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You are about to put yourself in the shoes of a typical ALICE® family. ALICE stands for Asset Limited, Income Constrained, Employed. ALICE families are those that have earnings above the Federal Poverty Level, but below a basic cost-of-living threshold. In other words, they are struggling to make ends meet. More than one in four Connecticut families are ALICE; combined with those in poverty, more than one in three Connecticut households is experiencing financial hardship.

For the next few minutes, you'll experience some of the tough choices that these families have to make every single day and how United Way is doing all that we can to help them along the way.

You and your partner have two small children — one infant and one preschooler. After an unexpected layoff at your place of employment, you find yourself scrambling to find a new job. Your partner’s monthly earnings are $2000.

But there is some good news. You have three real job opportunities. The interviews went well, so you have good reason to be optimistic.

Choose your Job

  • Grocery Stockroom Associate

    $13.50/hour, 3rd shift, 11 p.m. to 7 a.m.,
    5 days a week

    Workers who hold third-shift jobs are often faced with difficulty finding childcare and transportation. Learn More

    ALICE workers hold many important jobs in our community like: Retail Sales, Waitstaff, Home Health Aides, Office Clerks, Receptionists, Teacher Assistants and Childcare Workers. Almost half of the jobs in Connecticut pay less than $40,000 a year, but it costs a minimum of $70,788 for a family of four to afford the essentials in our state. Close

  • Receptionist/Office Worker

    $12.00/hour, Part-time, 8 a.m. to 2 p.m.,
    4 days a week

    49% of jobs in Connecticut pay less than $20 per hour, with two thirds of those jobs paying less than $15 per hour. Learn More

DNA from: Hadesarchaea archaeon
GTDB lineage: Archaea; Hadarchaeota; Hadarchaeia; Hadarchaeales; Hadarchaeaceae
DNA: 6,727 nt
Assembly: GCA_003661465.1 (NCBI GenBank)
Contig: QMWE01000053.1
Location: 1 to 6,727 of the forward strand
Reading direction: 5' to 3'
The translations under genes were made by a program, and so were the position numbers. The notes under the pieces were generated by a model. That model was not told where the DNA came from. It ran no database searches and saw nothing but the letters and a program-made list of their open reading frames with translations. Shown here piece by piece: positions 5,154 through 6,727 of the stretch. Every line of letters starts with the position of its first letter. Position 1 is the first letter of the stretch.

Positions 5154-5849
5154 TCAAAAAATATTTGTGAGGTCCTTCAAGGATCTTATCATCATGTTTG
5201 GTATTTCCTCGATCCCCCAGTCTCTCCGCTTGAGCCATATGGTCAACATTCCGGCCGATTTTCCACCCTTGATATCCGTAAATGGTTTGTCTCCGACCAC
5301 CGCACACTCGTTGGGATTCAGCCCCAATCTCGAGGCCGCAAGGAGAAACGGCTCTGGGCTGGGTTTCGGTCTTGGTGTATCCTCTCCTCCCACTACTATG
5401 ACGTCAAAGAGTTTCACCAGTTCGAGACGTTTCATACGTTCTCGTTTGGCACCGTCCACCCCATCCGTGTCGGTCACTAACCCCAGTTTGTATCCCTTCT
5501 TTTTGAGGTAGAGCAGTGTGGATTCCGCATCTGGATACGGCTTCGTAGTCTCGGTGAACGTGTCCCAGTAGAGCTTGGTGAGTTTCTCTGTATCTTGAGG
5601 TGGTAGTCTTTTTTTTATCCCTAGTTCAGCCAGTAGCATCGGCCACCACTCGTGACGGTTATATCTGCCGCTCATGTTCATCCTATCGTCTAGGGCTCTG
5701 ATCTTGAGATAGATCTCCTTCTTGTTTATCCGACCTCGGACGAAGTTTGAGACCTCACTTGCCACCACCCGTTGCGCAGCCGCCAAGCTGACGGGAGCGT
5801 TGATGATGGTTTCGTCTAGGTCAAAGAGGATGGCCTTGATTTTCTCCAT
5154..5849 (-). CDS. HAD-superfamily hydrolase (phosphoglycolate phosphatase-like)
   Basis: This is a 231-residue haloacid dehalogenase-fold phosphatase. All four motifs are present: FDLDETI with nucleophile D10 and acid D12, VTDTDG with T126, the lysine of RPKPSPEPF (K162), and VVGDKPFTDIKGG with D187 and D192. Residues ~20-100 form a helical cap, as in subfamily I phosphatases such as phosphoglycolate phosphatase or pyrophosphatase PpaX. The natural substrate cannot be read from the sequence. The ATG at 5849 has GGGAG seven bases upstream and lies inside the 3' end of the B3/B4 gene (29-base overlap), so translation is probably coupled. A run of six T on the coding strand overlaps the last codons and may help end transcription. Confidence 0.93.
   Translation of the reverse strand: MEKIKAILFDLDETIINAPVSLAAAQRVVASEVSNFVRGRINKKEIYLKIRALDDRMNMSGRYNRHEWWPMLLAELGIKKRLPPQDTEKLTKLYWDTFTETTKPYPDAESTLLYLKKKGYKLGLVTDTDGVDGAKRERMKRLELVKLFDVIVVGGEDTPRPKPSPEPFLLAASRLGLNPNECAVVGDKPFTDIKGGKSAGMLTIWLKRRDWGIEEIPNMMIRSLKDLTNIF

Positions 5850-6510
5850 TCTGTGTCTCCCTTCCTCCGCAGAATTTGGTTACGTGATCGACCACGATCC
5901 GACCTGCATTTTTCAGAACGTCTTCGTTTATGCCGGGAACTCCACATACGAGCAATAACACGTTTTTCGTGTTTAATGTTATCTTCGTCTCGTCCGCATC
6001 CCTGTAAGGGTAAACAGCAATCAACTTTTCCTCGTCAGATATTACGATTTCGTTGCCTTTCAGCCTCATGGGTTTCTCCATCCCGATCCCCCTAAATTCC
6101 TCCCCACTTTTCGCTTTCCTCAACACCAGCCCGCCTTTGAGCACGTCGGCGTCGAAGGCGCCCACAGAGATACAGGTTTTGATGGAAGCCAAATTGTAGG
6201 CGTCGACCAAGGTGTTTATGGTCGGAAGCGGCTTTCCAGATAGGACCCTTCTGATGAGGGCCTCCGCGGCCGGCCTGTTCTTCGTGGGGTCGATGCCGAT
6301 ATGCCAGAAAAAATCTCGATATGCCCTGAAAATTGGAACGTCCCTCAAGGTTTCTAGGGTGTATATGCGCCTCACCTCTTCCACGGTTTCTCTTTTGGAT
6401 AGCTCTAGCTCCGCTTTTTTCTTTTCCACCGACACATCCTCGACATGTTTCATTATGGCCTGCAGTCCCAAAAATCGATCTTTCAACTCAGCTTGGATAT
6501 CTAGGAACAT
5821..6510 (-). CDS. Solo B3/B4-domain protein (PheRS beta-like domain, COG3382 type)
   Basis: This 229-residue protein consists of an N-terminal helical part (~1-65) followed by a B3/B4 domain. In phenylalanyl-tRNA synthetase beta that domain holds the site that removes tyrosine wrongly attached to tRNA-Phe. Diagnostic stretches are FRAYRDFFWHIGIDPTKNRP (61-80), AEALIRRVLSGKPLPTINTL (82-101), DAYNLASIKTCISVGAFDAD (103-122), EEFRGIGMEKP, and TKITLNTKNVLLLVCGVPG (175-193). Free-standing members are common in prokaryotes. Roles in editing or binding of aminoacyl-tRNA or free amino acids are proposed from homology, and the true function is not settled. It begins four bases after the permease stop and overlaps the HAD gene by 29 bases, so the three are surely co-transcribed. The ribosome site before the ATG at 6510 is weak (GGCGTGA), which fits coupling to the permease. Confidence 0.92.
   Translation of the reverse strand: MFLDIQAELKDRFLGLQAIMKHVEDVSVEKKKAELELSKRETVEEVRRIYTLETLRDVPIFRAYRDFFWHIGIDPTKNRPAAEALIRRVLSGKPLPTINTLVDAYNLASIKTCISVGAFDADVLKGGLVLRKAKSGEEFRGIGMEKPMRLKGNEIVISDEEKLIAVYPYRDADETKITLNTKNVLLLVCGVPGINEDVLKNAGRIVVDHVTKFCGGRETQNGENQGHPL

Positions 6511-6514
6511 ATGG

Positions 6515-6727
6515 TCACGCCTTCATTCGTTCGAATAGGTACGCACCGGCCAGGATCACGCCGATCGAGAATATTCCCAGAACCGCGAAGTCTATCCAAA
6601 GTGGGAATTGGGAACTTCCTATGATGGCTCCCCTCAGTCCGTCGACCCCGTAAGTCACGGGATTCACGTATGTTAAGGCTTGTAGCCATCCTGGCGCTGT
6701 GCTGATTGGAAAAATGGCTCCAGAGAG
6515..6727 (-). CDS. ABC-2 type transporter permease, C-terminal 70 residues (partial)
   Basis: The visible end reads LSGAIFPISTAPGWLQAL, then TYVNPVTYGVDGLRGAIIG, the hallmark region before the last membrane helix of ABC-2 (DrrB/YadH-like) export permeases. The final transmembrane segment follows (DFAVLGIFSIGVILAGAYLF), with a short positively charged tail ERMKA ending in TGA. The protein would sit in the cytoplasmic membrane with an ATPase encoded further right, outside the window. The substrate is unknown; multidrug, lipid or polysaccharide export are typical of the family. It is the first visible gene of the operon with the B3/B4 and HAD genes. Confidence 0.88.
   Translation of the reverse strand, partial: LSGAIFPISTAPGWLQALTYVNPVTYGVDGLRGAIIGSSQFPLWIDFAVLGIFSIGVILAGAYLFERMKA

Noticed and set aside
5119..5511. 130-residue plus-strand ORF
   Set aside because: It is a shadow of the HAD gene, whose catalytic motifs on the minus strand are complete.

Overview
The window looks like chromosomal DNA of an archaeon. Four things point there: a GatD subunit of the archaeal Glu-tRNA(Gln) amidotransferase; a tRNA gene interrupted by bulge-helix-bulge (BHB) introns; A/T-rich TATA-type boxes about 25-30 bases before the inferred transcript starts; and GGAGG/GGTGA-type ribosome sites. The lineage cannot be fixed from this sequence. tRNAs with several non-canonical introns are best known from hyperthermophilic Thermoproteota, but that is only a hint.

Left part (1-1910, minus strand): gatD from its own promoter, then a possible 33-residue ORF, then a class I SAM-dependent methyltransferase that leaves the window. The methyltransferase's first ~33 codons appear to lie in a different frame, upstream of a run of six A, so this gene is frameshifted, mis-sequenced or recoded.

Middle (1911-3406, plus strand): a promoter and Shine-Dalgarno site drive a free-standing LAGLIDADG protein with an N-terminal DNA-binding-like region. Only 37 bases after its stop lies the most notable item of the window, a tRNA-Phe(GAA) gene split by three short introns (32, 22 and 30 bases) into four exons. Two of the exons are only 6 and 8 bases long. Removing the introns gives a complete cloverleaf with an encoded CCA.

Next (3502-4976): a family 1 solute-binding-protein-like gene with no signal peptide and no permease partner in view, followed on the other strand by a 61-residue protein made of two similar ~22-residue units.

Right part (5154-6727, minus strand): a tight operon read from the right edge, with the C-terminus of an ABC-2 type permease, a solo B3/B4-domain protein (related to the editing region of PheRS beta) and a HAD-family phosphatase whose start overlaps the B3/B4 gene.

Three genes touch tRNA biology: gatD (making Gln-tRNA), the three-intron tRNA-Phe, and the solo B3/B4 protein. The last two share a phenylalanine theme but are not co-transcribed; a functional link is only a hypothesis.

ALICE workers hold many important jobs in our community like: Retail Sales, Waitstaff, Home Health Aides, Office Clerks, Receptionists, Teacher Assistants and Childcare Workers. Almost half of the jobs in Connecticut pay less than $40,000 a year, but it costs a minimum of $70,788 for a family of four to afford the essentials in our state. Close

  • Waitstaff at Local Restaurant

    $6.50/hour plus tips, Full-time evenings, 3 p.m. to 11 p.m.,
    5 days a week

    49% of jobs in Connecticut pay less than $20 per hour, with two thirds of those jobs paying less than $15 per hour. Learn More

    ALICE workers hold many important jobs in our community like: Retail Sales, Waitstaff, Home Health Aides, Office Clerks, Receptionists, Teacher Assistants and Childcare Workers. Almost half of the jobs in Connecticut pay less than $40,000 a year, but it costs a minimum of $70,788 for a family of four to afford the essentials in our state. Close

Decide where you're going to live

  • Single-Family Homeowner

    Small house with 3 bedrooms

    ALICE households are often forced to spend more than 35% of their income on rent/mortgage and utility costs. This requires them to make tough choices, often forgoing basic necessities such as food, medicine and in some cases, heat. Learn More

    50% of renters and 35% of homeowners in Connecticut are considered housing burdened, meaning they spend more than one-third of their income on housing. This is due to the lack of affordable housing stock in Connecticut. Connecticut would need at least 100,000 more lower-cost rental units to meet the demand of renters below the ALICE Threshold. Close

  • Apartment Rental 1

    2-bedroom unit in a large complex

    ALICE households are often forced to spend more than 35% of their income on rent/mortgage and utility costs. This requires them to make tough choices, often forgoing basic necessities such as food, medicine and in some cases, heat. Learn More

    50% of renters and 35% of homeowners in Connecticut are considered housing burdened, meaning they spend more than one-third of their income on housing. This is due to the lack of affordable housing stock in Connecticut. Connecticut would need at least 100,000 more lower-cost rental units to meet the demand of renters below the ALICE Threshold. Close